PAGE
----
1) Be concise and precise with your follow-up.
I was guilty of breaking this rule. As a sales person, I felt the need to be very formal with my clients. Whenever I emailed them, I wrote lengthy messages just to subtly imply I needed their feedback. I used to beat around the bush too often, just to avoid offending them.
The difference between my former self and those who successfully close deals is they have the confidence to be casual and straightforward. They can even send just one short message to make a point, which goes something like, “Hey, how are you doing? Are you available for a call?”
2) Don’t be needy and emotional.
Afraid of sounding too desperate, I used to think twice before sending a follow-up message. “Is it too soon?” “Would he/she get annoyed?” “Are they not interested in the deal anymore?” Thoughts like these used to circulate my head, that I just forgot following up at all. I was discouraged. I discouraged myself – and I had regrets.
Little did I know that some of them were really waiting for my follow-up.
3) Avoid making the person you’re following up with feel guilty.
I might have also said something along the lines of, “If you cannot reply, please call me at…” or “Please reply asap…” Even if the matter is really urgent, this is a very big no-no. Reading back my previous messages similar to these ones, I realized that I would have gotten so pissed off if I were in their shoes. I might not have even replied. If you think you’re not making this mistake, read your follow-ups again and place yourself in their shoes. Do you think you’re not making them feel guilty?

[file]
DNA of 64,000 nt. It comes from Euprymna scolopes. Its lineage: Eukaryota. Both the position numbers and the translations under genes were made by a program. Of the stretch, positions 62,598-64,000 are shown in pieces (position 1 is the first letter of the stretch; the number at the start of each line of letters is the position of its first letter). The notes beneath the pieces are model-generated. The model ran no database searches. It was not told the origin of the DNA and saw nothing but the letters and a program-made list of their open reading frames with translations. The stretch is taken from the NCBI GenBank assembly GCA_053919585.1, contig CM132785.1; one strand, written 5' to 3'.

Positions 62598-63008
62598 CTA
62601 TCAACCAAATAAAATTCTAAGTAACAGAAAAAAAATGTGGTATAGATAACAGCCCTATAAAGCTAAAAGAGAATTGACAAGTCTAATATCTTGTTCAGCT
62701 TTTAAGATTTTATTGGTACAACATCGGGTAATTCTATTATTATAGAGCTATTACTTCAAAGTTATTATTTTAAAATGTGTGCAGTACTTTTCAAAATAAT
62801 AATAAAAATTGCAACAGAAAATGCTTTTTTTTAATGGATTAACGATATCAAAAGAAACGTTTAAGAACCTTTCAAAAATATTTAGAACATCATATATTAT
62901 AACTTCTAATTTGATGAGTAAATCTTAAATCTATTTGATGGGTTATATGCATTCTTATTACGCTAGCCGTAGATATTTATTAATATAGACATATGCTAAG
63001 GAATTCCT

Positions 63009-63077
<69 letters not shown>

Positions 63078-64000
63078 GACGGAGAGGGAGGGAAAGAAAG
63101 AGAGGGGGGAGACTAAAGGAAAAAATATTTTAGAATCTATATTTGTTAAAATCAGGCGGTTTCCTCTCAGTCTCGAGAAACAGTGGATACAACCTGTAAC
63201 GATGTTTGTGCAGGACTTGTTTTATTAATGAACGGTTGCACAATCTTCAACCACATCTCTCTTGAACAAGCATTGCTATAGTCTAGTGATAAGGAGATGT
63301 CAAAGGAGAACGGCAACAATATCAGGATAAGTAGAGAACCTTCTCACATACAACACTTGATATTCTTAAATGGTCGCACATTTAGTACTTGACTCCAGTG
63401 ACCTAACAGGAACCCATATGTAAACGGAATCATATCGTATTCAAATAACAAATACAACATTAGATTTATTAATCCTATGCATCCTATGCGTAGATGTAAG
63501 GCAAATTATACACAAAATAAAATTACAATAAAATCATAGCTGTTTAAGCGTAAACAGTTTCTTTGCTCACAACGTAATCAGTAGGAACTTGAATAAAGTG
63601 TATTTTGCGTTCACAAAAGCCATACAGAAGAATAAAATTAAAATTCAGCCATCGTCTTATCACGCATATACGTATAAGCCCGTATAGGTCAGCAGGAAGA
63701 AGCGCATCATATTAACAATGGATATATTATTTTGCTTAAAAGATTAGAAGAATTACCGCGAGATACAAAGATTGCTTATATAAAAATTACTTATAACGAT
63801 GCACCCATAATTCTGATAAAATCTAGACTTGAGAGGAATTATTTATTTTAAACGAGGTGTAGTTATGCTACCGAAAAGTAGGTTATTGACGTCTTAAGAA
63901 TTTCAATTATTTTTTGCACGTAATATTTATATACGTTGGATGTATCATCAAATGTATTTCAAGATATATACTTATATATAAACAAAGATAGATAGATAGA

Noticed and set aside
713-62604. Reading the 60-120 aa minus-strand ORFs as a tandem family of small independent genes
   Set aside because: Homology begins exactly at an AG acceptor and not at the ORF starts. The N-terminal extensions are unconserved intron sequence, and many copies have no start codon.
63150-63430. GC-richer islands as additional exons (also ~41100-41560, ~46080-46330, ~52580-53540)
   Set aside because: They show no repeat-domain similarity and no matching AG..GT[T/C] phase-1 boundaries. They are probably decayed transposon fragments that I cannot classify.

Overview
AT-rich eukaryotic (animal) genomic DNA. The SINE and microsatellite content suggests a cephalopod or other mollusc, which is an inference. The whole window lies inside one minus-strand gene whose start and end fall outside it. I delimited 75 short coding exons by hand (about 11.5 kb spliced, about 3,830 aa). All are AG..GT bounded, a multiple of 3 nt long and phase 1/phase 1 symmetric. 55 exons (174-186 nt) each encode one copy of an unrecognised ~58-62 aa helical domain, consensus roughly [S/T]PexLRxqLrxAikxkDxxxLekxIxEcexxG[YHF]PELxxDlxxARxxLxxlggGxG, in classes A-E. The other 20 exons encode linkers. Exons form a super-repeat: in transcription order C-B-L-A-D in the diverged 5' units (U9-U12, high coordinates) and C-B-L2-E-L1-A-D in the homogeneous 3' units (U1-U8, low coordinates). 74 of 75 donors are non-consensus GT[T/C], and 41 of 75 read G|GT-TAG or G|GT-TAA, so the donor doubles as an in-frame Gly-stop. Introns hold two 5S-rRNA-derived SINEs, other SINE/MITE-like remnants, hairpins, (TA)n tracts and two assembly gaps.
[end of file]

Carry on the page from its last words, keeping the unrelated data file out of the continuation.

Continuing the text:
4) Follow up more frequently at the start, and then gradually do it less.
Previously, I had a client who didn’t respond to any emails, calls, or texts for a month – true story. During the second week, I was advised to gradually lessen the follow-ups; two to three times a week, followed by once a week, and so on. I nearly gave up. After a month, I was able to contact him. He said he was very busy that time he couldn’t reply. But even after all those numerous follow-ups, he asked me to send him a proposal.
The point is to continue following up, even if you think there’s no chance of him/her replying back. You may think this is irritating for your clients, but sometimes what you’re thinking isn’t necessarily right. Relieve yourself of all the unnecessary doubts, and just follow up!